Articulated human tracking and behavioural analysis in video sequences
Husz, Zsolt Levente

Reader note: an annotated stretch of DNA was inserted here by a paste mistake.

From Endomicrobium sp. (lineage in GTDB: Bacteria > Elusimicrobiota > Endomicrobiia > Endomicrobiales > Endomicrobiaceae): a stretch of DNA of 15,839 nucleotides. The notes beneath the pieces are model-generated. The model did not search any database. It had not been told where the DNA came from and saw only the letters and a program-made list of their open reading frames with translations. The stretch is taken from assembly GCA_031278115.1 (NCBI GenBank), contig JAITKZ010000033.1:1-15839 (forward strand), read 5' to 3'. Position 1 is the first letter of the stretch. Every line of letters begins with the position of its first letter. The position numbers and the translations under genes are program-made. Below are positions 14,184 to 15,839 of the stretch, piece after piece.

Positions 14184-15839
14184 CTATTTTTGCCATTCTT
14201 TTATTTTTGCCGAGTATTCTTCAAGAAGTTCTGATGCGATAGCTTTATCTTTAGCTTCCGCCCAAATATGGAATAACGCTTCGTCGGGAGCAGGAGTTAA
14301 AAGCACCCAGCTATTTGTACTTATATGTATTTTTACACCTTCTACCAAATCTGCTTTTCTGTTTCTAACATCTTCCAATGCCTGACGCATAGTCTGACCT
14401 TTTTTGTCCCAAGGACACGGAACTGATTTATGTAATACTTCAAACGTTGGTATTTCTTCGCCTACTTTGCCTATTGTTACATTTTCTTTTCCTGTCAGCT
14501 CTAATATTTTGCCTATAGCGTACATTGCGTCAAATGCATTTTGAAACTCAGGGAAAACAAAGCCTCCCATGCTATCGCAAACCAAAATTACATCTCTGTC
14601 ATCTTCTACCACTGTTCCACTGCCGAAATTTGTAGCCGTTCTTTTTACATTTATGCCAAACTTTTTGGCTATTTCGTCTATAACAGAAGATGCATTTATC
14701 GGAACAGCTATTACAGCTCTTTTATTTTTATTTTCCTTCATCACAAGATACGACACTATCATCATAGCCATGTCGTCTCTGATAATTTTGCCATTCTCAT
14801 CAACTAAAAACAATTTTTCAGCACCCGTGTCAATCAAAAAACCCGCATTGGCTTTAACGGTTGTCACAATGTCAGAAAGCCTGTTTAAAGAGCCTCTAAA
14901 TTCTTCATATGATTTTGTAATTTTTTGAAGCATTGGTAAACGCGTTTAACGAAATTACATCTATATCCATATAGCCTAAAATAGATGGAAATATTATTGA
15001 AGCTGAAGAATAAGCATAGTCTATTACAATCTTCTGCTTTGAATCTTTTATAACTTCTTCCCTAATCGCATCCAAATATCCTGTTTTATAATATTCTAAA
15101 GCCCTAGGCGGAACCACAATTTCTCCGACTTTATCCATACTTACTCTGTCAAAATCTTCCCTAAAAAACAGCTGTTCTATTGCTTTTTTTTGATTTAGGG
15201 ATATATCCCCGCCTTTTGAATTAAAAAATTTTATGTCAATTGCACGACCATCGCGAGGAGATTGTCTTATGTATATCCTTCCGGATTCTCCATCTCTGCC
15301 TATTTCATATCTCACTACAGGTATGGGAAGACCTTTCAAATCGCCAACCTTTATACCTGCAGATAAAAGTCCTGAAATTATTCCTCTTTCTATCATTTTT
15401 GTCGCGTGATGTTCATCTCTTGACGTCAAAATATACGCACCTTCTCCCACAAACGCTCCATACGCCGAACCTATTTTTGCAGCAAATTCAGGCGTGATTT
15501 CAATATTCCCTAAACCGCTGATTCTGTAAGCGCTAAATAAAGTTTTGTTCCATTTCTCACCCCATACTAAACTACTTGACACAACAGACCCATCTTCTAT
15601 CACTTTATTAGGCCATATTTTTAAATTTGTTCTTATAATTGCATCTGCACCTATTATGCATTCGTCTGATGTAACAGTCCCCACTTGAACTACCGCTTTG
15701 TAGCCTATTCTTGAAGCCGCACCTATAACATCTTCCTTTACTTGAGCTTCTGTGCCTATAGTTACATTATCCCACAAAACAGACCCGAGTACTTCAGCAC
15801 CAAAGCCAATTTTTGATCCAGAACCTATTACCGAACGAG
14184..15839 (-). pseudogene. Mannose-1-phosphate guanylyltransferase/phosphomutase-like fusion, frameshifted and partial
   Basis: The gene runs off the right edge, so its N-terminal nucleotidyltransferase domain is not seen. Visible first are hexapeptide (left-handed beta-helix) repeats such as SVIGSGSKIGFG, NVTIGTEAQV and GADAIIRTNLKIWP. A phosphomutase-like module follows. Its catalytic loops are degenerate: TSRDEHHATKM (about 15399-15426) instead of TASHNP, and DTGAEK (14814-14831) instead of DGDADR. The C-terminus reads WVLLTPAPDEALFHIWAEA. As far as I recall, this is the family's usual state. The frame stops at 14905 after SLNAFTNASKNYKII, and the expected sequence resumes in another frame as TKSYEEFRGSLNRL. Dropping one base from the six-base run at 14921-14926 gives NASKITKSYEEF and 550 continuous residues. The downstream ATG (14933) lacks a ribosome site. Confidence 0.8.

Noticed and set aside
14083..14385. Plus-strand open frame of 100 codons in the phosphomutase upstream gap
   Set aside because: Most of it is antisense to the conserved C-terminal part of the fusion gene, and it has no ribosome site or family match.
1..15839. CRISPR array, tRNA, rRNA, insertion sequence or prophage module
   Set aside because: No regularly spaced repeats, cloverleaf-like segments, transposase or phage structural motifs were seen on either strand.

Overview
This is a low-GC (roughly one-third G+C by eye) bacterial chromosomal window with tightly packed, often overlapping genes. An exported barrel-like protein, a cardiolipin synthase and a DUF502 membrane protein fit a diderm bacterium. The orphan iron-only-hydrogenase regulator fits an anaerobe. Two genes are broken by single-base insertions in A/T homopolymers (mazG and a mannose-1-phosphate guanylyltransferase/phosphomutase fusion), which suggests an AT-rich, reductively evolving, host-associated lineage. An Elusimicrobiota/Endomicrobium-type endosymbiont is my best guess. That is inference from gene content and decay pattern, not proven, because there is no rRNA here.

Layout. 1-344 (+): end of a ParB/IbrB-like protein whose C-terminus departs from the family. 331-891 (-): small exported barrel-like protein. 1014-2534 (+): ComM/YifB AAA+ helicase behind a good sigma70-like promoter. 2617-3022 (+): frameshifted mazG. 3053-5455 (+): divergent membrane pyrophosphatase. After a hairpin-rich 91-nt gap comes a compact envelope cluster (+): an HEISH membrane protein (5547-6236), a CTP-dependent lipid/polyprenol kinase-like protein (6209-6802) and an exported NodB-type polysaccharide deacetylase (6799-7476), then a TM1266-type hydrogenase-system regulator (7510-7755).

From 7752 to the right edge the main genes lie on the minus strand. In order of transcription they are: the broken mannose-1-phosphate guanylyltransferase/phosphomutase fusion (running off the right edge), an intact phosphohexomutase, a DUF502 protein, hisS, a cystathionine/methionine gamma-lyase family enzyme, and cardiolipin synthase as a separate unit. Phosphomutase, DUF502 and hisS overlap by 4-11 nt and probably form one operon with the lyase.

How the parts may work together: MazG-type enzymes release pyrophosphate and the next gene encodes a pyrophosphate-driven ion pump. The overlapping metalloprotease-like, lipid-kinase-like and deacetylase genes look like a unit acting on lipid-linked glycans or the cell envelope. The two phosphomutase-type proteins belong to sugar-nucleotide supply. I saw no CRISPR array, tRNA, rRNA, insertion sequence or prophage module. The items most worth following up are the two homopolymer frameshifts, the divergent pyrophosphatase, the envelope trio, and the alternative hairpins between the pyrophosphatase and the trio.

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Recently, there has been a dramatic growth of interest in the observation and tracking of human subjects through video sequences. Arguably, the principal impetus has come from the perceived demand for technological surveillance, however applications in entertainment, intelligent domiciles and medicine are also increasing. This thesis examines human articulated tracking and the classi cation of human movement, rst separately and then as a sequential process. First, this thesis considers the development and training of a 3D model of human body structure and dynamics. To process video sequences, an observation model is also designed with a multi-component likelihood based on edge, silhouette and colour. This is de ned on the articulated limbs, and visible from a single or multiple cameras, each of which may be calibrated from that sequence. Second, for behavioural analysis, we develop a methodology in which actions and activities are described by semantic labels generated from a Movement Cluster Model (MCM). Third, a Hierarchical Partitioned Particle Filter (HPPF) was developed for human tracking that allows multi-level parameter search consistent with the body structure. This tracker relies on the articulated motion prediction provided by the MCM at pose or limb level. Fourth, tracking and movement analysis are integrated to generate a probabilistic activity description with action labels. The implemented algorithms for tracking and behavioural analysis are tested extensively and independently against ground truth on human tracking and surveillance datasets. Dynamic models are shown to predict and generate synthetic motion, while MCM recovers both periodic and non-periodic activities, de ned either on the whole body or at the limb level. Tracking results are comparable with the state of the art, however the integrated behaviour analysis adds to the value of the approach.